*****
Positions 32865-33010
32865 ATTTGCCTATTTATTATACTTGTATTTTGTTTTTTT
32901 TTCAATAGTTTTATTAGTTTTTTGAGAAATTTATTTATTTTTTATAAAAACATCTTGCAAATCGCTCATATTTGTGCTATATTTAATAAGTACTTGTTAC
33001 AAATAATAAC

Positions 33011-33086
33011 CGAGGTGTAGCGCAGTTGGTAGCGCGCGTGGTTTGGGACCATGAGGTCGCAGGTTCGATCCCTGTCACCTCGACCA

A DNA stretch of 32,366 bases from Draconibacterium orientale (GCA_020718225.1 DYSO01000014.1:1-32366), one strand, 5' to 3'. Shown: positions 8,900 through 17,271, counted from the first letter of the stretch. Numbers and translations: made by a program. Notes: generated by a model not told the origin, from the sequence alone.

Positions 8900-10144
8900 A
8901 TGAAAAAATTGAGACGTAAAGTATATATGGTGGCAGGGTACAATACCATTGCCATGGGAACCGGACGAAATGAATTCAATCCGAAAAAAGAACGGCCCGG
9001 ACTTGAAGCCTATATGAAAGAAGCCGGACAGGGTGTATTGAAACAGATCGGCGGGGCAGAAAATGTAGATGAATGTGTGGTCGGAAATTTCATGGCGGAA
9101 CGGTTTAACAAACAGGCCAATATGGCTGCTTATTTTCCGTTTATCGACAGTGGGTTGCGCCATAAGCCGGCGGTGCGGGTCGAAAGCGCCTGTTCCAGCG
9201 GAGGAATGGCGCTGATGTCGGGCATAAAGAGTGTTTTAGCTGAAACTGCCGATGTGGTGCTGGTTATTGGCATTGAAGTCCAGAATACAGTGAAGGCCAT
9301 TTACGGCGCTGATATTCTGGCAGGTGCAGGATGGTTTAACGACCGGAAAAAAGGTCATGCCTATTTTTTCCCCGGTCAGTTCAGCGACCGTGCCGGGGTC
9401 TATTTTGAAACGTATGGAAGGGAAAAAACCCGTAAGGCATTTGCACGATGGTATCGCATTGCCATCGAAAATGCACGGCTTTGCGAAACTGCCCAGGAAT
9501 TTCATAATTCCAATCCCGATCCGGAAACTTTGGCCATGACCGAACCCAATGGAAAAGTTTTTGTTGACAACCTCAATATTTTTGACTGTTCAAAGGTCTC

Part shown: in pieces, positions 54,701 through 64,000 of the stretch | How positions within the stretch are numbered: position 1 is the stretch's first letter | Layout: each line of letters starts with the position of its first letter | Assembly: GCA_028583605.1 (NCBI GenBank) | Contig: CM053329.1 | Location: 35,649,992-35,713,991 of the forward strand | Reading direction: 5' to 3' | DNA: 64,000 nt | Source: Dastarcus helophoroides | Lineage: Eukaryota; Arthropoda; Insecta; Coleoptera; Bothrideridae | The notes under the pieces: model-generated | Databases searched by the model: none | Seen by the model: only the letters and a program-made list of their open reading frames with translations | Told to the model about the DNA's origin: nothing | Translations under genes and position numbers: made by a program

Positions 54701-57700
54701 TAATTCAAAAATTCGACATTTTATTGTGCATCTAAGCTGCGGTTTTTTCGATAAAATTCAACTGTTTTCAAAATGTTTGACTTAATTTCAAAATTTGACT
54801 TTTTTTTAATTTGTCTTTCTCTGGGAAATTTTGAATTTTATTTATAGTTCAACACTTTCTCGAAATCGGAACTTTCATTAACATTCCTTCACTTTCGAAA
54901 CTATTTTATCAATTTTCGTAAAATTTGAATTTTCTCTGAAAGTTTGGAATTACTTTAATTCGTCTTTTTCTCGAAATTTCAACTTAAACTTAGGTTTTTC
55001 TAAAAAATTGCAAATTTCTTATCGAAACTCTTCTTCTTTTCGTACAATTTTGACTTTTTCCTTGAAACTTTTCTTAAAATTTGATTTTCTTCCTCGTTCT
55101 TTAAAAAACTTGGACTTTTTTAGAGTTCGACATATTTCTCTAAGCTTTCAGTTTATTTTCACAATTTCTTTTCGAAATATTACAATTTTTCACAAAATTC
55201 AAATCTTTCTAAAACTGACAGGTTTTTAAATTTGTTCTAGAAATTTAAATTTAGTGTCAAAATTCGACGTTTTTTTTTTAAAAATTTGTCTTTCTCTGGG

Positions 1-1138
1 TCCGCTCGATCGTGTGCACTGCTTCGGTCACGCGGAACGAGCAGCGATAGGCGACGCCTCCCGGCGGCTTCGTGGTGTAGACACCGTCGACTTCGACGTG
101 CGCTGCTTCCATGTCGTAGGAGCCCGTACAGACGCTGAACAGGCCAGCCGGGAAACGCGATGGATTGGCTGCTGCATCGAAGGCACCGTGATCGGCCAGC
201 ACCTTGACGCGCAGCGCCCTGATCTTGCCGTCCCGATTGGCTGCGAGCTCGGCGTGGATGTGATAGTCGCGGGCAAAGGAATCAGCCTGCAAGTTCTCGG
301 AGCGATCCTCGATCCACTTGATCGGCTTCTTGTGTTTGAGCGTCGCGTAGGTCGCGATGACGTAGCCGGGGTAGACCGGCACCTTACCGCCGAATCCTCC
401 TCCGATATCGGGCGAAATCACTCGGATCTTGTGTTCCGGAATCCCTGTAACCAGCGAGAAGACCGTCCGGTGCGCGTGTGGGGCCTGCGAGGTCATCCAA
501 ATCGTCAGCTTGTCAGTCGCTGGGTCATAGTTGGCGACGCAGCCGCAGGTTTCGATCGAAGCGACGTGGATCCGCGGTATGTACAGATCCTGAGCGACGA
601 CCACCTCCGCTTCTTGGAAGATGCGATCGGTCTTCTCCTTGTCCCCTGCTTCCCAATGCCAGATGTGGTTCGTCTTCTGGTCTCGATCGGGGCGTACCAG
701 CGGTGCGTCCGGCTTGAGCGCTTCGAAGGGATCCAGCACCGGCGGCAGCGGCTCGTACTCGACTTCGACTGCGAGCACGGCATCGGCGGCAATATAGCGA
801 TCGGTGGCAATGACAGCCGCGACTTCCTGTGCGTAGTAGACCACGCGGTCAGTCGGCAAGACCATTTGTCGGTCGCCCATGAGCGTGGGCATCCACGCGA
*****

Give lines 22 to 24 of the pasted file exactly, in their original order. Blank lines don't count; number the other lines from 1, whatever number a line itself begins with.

55001 TAAAAAATTGCAAATTTCTTATCGAAACTCTTCTTCTTTTCGTACAATTTTGACTTTTTCCTTGAAACTTTTCTTAAAATTTGATTTTCTTCCTCGTTCT
55101 TTAAAAAACTTGGACTTTTTTAGAGTTCGACATATTTCTCTAAGCTTTCAGTTTATTTTCACAATTTCTTTTCGAAATATTACAATTTTTCACAAAATTC
55201 AAATCTTTCTAAAACTGACAGGTTTTTAAATTTGTTCTAGAAATTTAAATTTAGTGTCAAAATTCGACGTTTTTTTTTTAAAAATTTGTCTTTCTCTGGG